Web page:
Author of the acclaimed My Struggle series Karl Ove Knausgård delivers the New Statesman Goldsmiths Prize lecture in Why the Novel Matters. Knausgård’s talk draws on a body of work ranging from visual art to religion to find new ways to express the autobiographical in fiction. Nobel laureate Abdulrazak Gurnah uses the 2022 Edward W Said London Lecture to address the significance of place. Gurnah refers to critical and fictional contemporary writing from Europe, Africa and the Caribbean, including that of Edward Said, Eric Auerbach and Joseph Conrad. In a special live stream celebrating The Goldsmiths Prize’s tenth anniversary, Natasha Brown, Guy Gunaratne and Ali Smith debate their favourite books. Chaired by Erica Wagner, each author picks their fantasy Goldsmiths Prize winner – a favourite book published before the award was founded – to discuss.
The opening weekend features a free programme for all the family. Performances and readings celebrating the natural world and the environment, heroes and heroines that make a difference,
alongside talks and readings by emerging and upcoming children’s authors. The wider free programme takes a deep dive into the world of the short story, with events across music, theatre and comedy. BBC’s World Book Club radio programme marks its 20th anniversary at a live show with multi-award winning writer Tahmima Anam. The National Poetry Library based in the Royal Festival Hall invites the public to explore the world’s biggest public collection of modern poetry in the world, as it shows off its hidden gems at an Open Day on 29 October, featuring workshops and live readings with a particular focus on the environment. The library hosts a brand new interactive exhibition Poetry Games, looking at how poetry and play run hand in hand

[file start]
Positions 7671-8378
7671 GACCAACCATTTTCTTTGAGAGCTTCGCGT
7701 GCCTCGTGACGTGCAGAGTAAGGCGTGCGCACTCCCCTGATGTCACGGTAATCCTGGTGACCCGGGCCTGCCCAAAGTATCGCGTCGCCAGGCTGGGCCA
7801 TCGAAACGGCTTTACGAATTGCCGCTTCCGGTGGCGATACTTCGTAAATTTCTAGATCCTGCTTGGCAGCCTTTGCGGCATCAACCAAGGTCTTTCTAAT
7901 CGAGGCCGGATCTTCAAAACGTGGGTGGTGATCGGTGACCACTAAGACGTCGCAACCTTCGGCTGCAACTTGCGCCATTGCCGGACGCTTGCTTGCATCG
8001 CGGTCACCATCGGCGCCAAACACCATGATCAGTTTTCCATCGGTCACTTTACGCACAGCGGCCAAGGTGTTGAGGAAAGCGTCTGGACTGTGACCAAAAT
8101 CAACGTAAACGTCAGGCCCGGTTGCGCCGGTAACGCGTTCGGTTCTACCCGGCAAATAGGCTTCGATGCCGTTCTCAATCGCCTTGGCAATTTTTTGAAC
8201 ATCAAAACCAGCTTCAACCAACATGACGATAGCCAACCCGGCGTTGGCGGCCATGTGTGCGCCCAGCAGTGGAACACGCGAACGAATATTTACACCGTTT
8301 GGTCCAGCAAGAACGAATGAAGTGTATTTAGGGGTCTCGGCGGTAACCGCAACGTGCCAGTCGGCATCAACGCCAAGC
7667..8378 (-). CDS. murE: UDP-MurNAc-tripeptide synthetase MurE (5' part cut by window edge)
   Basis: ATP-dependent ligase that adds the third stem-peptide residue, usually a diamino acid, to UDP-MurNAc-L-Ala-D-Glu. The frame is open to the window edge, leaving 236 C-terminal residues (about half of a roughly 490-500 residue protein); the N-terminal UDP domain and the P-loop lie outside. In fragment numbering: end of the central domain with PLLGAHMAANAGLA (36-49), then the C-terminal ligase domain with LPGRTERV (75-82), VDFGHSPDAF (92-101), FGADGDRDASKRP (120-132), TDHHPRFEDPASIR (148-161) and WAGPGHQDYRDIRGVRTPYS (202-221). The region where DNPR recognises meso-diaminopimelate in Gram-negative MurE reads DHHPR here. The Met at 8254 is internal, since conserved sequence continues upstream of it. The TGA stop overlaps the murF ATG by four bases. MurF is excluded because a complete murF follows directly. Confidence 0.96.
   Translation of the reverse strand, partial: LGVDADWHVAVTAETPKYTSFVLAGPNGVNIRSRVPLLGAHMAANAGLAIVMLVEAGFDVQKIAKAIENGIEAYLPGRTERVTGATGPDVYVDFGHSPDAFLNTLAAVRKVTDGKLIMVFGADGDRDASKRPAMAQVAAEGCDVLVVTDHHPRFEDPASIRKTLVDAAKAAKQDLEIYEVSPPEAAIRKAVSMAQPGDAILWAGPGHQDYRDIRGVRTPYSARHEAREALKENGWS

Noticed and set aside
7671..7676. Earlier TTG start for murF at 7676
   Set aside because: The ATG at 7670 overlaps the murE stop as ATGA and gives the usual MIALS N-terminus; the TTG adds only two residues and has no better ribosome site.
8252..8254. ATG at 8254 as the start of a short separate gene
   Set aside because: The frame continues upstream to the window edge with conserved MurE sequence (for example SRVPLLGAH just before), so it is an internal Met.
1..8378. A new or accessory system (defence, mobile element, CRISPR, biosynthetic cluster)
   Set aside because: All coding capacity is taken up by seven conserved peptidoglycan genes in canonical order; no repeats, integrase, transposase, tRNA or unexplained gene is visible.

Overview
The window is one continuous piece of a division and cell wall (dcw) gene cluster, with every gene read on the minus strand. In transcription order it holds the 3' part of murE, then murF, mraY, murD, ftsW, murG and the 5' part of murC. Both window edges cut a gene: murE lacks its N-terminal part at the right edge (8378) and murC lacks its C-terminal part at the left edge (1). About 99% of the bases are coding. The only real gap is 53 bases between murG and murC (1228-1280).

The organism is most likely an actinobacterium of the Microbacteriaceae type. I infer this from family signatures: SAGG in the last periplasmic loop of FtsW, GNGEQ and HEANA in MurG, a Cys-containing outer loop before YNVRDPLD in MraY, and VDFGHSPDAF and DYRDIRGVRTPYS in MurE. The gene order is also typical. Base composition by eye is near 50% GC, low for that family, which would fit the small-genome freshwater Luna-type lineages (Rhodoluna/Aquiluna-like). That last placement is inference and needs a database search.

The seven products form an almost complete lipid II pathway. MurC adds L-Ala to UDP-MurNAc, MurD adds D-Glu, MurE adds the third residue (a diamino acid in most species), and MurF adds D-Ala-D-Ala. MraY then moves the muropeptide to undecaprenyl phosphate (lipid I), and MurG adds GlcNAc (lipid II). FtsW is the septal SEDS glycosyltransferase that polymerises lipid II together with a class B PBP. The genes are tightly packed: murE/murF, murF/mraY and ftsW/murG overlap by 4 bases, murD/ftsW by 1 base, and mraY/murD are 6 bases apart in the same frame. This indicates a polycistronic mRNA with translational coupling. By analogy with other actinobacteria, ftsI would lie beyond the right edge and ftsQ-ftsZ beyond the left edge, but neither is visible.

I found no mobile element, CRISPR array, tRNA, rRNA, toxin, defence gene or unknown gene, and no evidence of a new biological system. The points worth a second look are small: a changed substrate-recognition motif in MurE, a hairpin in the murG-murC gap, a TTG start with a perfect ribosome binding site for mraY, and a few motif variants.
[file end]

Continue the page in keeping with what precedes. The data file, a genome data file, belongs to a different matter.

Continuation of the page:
The programme features a plethora of book events in its three auditoriums: the Royal Festival Hall, the Queen Elizabeth Hall and the Purcell Room. Minnie Driver delves into the stories from her ‘tell-most’ memoir Managing Expectations. In the UK for the first time in five years, the Booker Prize-winning author George Saunders celebrates the global publication of his short story collection liberation day. Josh Widdicombe and Rob Beckett share anecdotes from their new book Parenting Hell. Broadcaster Jon Snow reflects on the state of the nation in The State of Us. Mathematician Dr Anne-Marie Imafidon discusses She’s in CTRL, as she calls for women everywhere to claim their seats in tech. Malorie Blackman is in conversation with Candice Brathwaite about her autobiography, Just Sayin’. Presenter and YouTube star Adam B presents his debut children’s book Adam Wins the Internet. LGBTQ+ Arab writers from the anthology This Arab is Queer, including journalist Elias Jahshan and author Saleem Haddad, celebrate a collection of 18 short memoirs and essays, as Arabs share their realities of what it is like to love freely in a place called home. Travis Alabanza discusses their new memoir None of the Above, asking what it means to live outside the gender boundaries. Graham Norton introduces his new novel Forever Home